About Birding Ecotours

What, if anything, makes us different from other birding tour companies?


The two paramount things to us are: TOUR QUALITY and CONSERVATION

Quality of Service Offered

All the guides we use are absolutely top class, with brilliant birding and people skills. And our office team is efficient and incredibly enthusiastic, leaving those who approach us in no doubt that we truly enjoy helping you (with either a set date or a custom tour).  We do not make it our aim to offer the lowest prices, since quality is paramount to us.  However, many of our tours are in fact very reasonably-priced, and for example our October South Africa and many of our Peru departures are virtually the least expensive trips to these destinations available anywhere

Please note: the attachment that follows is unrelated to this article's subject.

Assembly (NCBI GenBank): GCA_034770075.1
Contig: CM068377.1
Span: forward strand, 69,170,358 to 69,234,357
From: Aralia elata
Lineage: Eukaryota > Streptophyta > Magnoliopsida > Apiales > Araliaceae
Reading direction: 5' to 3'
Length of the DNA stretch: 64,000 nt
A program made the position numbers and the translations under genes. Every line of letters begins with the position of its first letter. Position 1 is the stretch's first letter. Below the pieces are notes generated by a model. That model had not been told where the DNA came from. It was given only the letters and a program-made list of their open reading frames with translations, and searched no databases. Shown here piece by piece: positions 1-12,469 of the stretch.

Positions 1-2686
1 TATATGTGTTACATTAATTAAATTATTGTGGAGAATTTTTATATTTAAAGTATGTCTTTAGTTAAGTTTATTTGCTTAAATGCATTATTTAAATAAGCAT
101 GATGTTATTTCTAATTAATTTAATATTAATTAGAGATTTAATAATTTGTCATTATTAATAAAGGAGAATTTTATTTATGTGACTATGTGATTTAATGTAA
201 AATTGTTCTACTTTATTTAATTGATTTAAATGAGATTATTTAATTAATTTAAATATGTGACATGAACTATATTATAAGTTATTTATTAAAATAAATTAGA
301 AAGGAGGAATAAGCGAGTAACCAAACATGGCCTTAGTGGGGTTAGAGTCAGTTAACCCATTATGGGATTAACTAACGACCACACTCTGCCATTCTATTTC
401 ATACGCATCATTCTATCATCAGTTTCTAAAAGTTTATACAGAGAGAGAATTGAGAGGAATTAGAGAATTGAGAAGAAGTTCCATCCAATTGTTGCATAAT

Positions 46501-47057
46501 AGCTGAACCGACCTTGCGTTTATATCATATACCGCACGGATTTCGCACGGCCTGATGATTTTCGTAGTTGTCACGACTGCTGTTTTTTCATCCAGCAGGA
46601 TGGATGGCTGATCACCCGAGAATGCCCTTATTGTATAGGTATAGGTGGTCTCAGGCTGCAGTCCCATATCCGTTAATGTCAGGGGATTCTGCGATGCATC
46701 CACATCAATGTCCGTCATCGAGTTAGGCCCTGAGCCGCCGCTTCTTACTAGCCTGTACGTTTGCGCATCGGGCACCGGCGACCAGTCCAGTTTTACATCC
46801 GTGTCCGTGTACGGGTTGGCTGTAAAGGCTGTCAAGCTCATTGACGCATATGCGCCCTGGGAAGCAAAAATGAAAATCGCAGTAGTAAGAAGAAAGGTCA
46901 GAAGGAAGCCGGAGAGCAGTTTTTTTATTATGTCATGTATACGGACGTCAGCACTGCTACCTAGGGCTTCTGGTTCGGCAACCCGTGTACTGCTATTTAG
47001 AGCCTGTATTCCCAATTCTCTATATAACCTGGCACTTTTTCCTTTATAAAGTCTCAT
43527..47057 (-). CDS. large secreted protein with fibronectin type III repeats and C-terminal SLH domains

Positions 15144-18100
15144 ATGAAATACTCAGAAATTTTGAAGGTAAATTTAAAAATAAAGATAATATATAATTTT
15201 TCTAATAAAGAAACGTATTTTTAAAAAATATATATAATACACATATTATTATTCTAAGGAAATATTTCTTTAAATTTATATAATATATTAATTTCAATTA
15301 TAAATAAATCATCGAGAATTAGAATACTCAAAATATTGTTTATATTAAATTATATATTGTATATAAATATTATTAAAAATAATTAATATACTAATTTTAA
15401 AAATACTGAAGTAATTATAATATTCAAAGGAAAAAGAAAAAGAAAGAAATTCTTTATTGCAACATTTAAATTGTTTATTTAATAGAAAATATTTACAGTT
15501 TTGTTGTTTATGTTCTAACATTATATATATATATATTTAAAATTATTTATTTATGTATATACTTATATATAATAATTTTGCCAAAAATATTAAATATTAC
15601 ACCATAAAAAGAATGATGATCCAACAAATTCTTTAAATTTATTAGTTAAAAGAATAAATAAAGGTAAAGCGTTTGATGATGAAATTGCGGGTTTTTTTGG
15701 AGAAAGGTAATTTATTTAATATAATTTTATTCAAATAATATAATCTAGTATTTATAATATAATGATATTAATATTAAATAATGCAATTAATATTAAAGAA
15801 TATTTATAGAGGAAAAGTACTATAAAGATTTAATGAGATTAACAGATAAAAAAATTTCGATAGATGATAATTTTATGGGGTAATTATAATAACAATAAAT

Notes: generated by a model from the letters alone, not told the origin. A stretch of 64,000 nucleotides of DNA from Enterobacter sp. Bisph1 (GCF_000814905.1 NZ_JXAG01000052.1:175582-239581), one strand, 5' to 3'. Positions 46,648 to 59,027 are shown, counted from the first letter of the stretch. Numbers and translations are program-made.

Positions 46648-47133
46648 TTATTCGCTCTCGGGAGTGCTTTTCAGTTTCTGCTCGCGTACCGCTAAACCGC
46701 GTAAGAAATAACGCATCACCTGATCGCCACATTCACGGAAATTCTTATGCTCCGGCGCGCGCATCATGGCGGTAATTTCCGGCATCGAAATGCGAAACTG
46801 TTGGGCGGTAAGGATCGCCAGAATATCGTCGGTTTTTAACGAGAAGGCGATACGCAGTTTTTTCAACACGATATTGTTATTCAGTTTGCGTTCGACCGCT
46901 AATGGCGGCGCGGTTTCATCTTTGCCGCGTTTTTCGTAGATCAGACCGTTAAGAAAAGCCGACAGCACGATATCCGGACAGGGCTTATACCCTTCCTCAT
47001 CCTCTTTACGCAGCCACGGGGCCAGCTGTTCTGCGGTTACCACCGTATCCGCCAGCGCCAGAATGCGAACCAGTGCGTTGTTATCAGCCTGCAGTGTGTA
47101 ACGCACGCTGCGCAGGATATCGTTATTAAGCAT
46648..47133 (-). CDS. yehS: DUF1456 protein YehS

We are spectacularly passionate about doing our utmost to help conserve birds – and of course the natural environment as a whole. It is a principal of ours to donate a minimum of 10 % of our net annual profit directly to conservation, and over the last couple of years we have significantly exceeded this. We are involved with owl conservation in South Africa, and directly help support bird conservation organizations such as Birdlife South Africa and the Oriental, African, and Neotropical Bird Clubs. We try to sustainably use local guides in all the areas we conduct tours in. We always strive to encourage the sustainable development of countries such as Uganda, Guyana, India and all the others – which hopefully will in the long run encourage ecotourism and discourage logging. In addition, we are striving to reduce our carbon footprint and have partnered with Greenpop to plant 3 indigenous trees per foreign client in the Hogsback Forest in the Eastern Cape in South Africa. In addition to sequestering some of our carbon emissions, these trees contribute to reforestation and habitat rehabilitation for the endangered Cape Parrot. This is in addition to the 10 % of profits mentioned above. So we do as much as we can to help ensure that birds such as the Gurney’s Pitta, shown here, will continue to survive.